The business is an eclectic combination of custom made jewelry and repairs, vintage guitars, music books and Cd's, and African artifacts and other kinds of art. As I enter the store for an interview, Mark is demonstrating a guitar by playing and singing a blues number, and Gail is showing some jewelry to a customer. The new space is especially well suited for its variety of uses. The guitars are upstairs in a loft where there is also a room for private guitar lessons. Downstairs in the basement, there are three rooms that are used for classes, events and manufacturing. The main floor, where the jewelry and artwork are displayed, is well lit by a huge wall of glass.
"Rita is a name that crosses through the generations," Gail said. "It's distinguished, yet not stuffy, like us."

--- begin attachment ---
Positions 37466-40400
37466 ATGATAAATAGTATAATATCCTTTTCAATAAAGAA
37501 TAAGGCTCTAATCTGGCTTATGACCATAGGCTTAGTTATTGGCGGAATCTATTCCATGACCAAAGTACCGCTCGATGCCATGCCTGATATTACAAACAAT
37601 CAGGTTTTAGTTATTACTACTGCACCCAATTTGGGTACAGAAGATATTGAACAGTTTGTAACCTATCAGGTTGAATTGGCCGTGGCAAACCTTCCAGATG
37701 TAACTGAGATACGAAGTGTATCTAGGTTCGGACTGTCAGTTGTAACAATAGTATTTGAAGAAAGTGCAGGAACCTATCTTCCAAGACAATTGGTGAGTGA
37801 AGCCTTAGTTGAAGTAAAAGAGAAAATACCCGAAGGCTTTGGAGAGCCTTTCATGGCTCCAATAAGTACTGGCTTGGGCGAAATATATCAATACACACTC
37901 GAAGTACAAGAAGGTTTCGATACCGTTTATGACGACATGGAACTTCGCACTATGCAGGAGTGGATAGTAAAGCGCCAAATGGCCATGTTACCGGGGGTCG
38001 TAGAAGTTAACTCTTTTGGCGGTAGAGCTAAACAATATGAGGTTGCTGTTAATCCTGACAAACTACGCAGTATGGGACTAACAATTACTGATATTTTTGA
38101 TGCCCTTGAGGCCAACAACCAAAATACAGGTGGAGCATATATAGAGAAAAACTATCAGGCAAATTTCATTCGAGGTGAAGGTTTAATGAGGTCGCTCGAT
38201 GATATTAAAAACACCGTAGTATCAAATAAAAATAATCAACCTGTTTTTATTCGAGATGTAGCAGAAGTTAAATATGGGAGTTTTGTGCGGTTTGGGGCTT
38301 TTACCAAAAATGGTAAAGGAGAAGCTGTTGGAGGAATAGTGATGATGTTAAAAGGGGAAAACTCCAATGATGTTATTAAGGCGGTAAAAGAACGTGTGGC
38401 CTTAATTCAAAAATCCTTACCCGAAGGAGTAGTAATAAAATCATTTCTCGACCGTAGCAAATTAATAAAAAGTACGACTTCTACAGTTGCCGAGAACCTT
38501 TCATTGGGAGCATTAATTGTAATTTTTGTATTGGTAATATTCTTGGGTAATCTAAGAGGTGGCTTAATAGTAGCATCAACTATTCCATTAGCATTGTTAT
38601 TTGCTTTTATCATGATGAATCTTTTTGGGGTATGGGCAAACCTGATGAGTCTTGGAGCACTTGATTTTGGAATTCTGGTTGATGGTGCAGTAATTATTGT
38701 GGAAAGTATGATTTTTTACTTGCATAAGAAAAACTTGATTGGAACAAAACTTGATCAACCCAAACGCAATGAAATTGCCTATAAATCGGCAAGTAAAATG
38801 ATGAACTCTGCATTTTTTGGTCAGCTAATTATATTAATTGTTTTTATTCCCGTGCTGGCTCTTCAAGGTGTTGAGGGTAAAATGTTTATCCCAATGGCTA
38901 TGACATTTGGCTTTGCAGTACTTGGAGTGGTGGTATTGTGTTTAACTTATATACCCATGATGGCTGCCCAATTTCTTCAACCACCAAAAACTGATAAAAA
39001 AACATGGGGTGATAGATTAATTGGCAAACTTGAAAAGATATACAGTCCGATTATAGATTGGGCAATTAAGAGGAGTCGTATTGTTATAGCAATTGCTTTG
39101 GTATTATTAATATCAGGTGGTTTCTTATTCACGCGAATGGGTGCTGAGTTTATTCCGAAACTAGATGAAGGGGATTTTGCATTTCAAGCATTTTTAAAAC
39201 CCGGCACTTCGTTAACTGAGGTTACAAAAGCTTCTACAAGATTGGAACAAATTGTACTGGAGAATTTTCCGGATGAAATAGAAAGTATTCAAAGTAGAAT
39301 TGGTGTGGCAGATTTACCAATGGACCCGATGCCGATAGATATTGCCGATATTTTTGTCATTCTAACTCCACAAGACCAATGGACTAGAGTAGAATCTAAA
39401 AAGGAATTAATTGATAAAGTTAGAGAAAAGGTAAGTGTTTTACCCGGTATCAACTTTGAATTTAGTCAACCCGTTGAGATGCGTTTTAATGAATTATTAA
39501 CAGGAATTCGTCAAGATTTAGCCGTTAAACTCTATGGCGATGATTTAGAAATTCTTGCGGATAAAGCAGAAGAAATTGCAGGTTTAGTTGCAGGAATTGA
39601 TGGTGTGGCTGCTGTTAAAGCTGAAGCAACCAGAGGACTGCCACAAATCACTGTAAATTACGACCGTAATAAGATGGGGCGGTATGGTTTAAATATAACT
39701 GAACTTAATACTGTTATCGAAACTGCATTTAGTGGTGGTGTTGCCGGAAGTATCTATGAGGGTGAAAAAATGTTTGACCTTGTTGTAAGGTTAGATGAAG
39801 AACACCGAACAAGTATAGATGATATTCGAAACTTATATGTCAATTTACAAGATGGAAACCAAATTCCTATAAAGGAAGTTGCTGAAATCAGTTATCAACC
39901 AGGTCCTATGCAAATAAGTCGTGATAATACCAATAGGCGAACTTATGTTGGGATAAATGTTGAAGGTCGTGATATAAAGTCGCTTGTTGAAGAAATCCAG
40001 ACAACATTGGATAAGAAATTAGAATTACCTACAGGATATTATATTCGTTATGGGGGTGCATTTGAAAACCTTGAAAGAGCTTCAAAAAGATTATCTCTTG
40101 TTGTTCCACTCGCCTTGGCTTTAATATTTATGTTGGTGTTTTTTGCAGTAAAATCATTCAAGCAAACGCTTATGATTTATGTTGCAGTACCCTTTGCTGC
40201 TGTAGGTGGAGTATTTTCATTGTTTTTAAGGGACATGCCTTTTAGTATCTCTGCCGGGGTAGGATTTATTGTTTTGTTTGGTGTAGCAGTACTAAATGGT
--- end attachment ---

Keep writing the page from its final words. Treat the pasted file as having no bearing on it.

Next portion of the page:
Why the move? According to Gail, it was a combination of factors. The space became available, it had room for more services, and it offered them an opportunity to get back to their original business plan: creating unique jewelry, allowing other artists to show their work, teaching classes in jewelry making, and maintaining a creative atmosphere.
Mark did his first jewelry apprenticeship in Yellow Springs, where he was raised, with Norman Mahan. That was in 1969. His co-apprentice at the time was Cary Moore, former husband of Marsha Walgren of Ohio Silver. He also apprenticed in Dayton and Phoenix, Ariz. and worked for Cab-N-Facet in Springfield for 14 years, before venturing out on his own.
Employees Talitha Green and Mary Patterson, not only work there, but sell their own creations on consignment. The Crockett's daughter, Sarah, also has work on display.